A Different Kind of Diplomacy

By: Professor. Satoshi Ikeuchi
Professor, Global Security and Religion, University of Tokyo.

Prime Minister Shinzo Abe’s visit to Tehran last week was aimed at alleviating tensions in the Gulf. Confrontation, however, exacerbated during his trip. Tension seemed eased when Abe’s intended visit to Iran was announced, after the summit meeting between Prime Minister Abe and President Trump in Tokyo on May 27.

President Trump encouraged Abe to leave for Iran as soon as he leaves Japan. But it took two weeks to prepare for the visit and meetings which took place on June 12 and 13.

Two weeks is exceptionally and unprecedentedly short for Japanese ministries to prepare for Prime Minister’s visit to a foreign country. Prime Minister’s words are not from his whimsy, but institutionally written. Japanese decision-making process is bottom-up, hierarchical and sectionally divided. Any words of promise by him are surely executed institutionally, hence can be trusted.

Japanese Prime Minister sticks to prepared statements collectively written. He even takes notes on papers himself during summit meeting, which were mistaken as a rejected and wasted letter from President Trump, both by Iranian hardliners and by an Arab reporter of BBC who are not experienced in East Asian affairs and ridiculed it on SNS.

In the Middle East, two weeks are almost an age during which anything changes. Leaders himself quickly change courses and decides. So many empty words are spent and wasted but through these exchanges of untrusted words, accidentally courses of actions are set and a new momentum is born.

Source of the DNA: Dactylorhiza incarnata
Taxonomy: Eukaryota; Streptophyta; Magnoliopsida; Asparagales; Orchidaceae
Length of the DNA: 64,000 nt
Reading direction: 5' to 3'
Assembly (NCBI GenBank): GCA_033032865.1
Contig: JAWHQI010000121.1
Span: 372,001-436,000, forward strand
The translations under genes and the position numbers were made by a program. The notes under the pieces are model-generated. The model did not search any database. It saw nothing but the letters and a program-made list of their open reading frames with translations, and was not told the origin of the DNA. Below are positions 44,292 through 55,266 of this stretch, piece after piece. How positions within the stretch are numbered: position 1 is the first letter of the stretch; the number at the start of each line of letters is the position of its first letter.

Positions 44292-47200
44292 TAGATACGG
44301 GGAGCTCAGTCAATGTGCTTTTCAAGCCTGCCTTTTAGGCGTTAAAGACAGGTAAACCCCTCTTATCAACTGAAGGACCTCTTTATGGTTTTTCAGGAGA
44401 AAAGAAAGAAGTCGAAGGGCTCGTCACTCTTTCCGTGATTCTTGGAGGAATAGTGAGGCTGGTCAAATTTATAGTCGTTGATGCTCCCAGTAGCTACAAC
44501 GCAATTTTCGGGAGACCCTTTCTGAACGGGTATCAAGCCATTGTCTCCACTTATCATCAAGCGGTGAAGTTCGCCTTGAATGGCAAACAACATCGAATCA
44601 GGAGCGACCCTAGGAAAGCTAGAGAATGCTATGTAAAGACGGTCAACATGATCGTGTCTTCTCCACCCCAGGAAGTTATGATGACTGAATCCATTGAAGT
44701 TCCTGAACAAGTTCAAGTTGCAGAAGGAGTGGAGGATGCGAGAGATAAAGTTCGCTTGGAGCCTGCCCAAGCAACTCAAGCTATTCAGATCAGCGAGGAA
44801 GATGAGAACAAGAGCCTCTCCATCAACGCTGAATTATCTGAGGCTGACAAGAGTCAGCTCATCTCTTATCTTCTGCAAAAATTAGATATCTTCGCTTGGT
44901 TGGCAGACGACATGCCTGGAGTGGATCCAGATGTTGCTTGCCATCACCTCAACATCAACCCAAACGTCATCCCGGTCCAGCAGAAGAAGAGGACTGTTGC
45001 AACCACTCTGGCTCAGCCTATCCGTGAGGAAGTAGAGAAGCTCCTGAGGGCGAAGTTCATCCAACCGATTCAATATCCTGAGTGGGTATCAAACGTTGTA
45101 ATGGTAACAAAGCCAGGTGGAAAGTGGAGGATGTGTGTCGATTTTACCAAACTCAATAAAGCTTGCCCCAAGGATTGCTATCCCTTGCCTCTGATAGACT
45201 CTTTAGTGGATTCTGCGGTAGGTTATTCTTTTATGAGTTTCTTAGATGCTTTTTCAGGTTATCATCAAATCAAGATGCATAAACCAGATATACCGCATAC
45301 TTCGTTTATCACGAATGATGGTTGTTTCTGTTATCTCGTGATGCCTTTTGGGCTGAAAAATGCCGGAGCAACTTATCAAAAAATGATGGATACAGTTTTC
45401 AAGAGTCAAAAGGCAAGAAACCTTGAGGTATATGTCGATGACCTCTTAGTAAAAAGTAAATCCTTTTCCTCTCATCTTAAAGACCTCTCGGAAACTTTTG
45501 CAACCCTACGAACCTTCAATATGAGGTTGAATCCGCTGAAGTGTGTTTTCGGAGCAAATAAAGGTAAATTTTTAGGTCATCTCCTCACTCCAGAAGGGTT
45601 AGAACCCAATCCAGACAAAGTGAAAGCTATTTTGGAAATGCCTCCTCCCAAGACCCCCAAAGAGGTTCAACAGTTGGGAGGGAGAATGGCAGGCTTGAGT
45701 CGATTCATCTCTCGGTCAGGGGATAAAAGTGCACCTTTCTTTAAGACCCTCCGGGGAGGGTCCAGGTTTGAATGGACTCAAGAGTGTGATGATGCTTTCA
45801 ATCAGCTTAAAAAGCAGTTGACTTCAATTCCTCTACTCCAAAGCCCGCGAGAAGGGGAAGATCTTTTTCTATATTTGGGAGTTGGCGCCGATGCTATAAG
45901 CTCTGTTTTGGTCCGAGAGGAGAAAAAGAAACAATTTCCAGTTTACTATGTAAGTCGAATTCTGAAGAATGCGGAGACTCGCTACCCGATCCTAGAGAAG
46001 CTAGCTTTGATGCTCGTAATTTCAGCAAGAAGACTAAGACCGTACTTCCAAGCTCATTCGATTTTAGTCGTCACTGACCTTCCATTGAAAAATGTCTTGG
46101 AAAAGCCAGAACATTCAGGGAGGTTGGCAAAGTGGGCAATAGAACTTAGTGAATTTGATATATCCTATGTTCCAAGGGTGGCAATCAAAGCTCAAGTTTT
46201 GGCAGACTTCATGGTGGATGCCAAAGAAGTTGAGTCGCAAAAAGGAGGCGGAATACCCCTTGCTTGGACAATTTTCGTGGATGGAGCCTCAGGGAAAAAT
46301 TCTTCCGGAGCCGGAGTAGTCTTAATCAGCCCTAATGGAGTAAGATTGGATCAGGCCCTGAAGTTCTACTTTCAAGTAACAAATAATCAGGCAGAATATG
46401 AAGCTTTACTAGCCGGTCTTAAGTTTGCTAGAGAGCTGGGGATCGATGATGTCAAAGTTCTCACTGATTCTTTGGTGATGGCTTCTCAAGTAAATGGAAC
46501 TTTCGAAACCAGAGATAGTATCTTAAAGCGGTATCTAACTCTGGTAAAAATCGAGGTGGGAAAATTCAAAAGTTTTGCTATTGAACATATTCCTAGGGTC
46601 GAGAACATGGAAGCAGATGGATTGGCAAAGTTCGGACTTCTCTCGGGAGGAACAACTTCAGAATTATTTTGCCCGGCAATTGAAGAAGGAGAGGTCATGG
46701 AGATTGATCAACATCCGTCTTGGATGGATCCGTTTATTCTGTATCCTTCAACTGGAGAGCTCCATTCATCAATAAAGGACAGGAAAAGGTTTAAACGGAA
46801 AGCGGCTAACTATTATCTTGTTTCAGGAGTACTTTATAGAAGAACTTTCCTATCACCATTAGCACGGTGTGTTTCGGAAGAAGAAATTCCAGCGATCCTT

It was unfortunate that some elements in the Gulf conspired during those two weeks and sabotaged Abe’s diplomatic effort. At Abe’s most vulnerable time before the summit meeting with Iranian Supreme Leader Khamenei, a Japanese tanker was chased and attacked outside the Strait of Hormuz along with a Norwegian-owned tanker which was damaged heavily.

Japanese people took the message from someone behind this mysterious incident, very clearly. It was an insult to the Japanese people: “You novice, you are too premature to be involved in here.”

Japan is doing a different kind of diplomacy than what is being done in the Middle East. For Japan, diplomacy is based on trust and truth but in the Middle East, diplomacy is done by deception and contempt.

Japanese don’t care if ridiculed for their sincere honesty. Japanese do care when mutual trust is broken by betrayal. In the Middle Eastern diplomacy, breach of trust happens often and quickly forgotten. But for Japanese, the loss of trust lingers on for so long years, even for several generations, inherited by word of mouth in each families and institutions and never forgotten and forgiven.